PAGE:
Roger Medearis was an American Regionalist painter who grew up on small farms in Missouri and Oklahoma and was greatly influenced by the landscape and culture of the MidWest. While studying at the Kansas City Art Institute in the late 1930s he began painting a portrait of his grandmother, Susan Carns Medearis, which he completed in 1941 just before he qualified and a few months before her death, when it was sold to the National Museum of American Art.
In the late 1930s, Susan had a stroke. In his final year as a young art student, Roger wheeled her up a ramp to the sun porch of his father’s church, which he used as a makeshift studio. He had his grandmother hold a lemon, whose sour taste she enjoyed, in her ‘good’ left hand, to contrast with her paralyzed right side, and she often fell asleep while he worked, creating detailed sketches. He named the portrait “Godly Susan” because the family matriarch was the granddaughter and daughter of Baptist ministers and the mother of three more. She had been born in the early days of the Civil War and her life spanned one of the most formative times in American history.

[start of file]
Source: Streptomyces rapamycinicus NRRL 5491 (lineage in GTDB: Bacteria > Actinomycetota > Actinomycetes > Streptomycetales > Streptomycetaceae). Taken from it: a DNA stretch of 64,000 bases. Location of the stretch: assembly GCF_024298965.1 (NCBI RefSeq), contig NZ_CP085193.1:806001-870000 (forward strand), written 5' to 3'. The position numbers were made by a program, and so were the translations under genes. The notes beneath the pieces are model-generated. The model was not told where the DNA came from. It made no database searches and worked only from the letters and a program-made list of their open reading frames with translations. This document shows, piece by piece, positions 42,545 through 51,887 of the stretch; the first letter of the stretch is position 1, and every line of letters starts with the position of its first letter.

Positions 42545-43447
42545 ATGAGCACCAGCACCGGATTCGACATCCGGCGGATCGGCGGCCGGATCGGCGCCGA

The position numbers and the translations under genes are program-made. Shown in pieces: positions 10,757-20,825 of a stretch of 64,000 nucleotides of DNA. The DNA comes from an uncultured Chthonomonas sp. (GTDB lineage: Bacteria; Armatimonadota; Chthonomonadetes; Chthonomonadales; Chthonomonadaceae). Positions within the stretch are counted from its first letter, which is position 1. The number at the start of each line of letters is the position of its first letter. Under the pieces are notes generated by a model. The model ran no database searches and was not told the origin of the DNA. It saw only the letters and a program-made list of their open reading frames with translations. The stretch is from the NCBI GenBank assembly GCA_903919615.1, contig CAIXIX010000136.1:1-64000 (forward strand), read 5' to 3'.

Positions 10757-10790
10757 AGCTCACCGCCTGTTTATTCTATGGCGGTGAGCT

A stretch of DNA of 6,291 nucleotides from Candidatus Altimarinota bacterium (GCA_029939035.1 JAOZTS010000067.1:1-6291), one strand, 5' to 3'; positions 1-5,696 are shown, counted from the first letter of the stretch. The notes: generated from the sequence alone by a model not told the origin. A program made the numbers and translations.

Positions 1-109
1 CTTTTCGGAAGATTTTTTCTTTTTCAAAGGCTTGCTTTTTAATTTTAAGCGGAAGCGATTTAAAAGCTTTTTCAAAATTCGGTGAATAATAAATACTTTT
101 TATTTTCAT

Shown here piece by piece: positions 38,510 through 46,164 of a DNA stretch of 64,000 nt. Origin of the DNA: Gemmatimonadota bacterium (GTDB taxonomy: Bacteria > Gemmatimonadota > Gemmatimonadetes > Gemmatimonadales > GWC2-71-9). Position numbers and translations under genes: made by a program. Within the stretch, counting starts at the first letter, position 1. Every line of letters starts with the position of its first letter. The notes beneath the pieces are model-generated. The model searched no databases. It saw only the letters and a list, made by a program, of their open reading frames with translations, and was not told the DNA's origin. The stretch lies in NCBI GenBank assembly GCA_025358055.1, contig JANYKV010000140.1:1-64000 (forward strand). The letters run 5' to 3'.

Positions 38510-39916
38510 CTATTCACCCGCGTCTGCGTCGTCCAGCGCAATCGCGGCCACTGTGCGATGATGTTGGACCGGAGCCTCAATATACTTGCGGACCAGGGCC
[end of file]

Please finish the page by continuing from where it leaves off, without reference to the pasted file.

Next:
Roger Medearis had some success selling paintings both before and after World War II, during which he served as the U.S. Navy’s chief topographic draftsman, but stopped painting when his style went out of fashion (in favour of Abstract Expressionism) and he became a successful a businessman and salesman for Container Corp of America. In l966 he was re-discovered by a Maryland art dealer, Philip Desind, who, with Medearis’ second wife Betty, encouraged him to return to the studio. From 1969 when he retired, to his death in 2001, Roger Medearis produced paintings, drawings, lithographs and bronzes which are now exhibited in Washington, the Nelson-Atkins Museum of Kansas,the New York Public Library and in private collections. One of his pieces hangs next that of his teacher and mentor Thomas Hard Benton in the Huntington Library in San Marino California, where he lived with his family until his death, of cancer, aged 81.